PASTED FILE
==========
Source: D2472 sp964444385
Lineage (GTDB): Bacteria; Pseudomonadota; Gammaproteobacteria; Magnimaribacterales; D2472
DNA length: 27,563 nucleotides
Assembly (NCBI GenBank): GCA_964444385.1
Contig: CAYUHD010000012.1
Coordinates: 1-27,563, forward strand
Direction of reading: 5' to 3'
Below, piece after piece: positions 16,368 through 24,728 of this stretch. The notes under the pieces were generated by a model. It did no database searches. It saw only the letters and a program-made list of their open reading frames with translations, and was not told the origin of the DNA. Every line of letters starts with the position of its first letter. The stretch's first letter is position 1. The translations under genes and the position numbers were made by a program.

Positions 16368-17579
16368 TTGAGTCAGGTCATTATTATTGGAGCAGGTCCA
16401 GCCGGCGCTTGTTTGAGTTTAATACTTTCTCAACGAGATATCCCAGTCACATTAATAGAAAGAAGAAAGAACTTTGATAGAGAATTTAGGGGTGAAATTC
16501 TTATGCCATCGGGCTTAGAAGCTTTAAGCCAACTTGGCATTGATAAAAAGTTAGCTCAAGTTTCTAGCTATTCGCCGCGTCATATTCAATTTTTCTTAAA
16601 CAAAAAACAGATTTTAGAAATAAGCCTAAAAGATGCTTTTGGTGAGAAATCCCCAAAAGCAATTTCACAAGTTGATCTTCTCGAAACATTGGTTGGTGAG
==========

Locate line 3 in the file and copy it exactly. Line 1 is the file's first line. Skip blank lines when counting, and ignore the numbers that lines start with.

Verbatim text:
DNA length: 27,563 nucleotides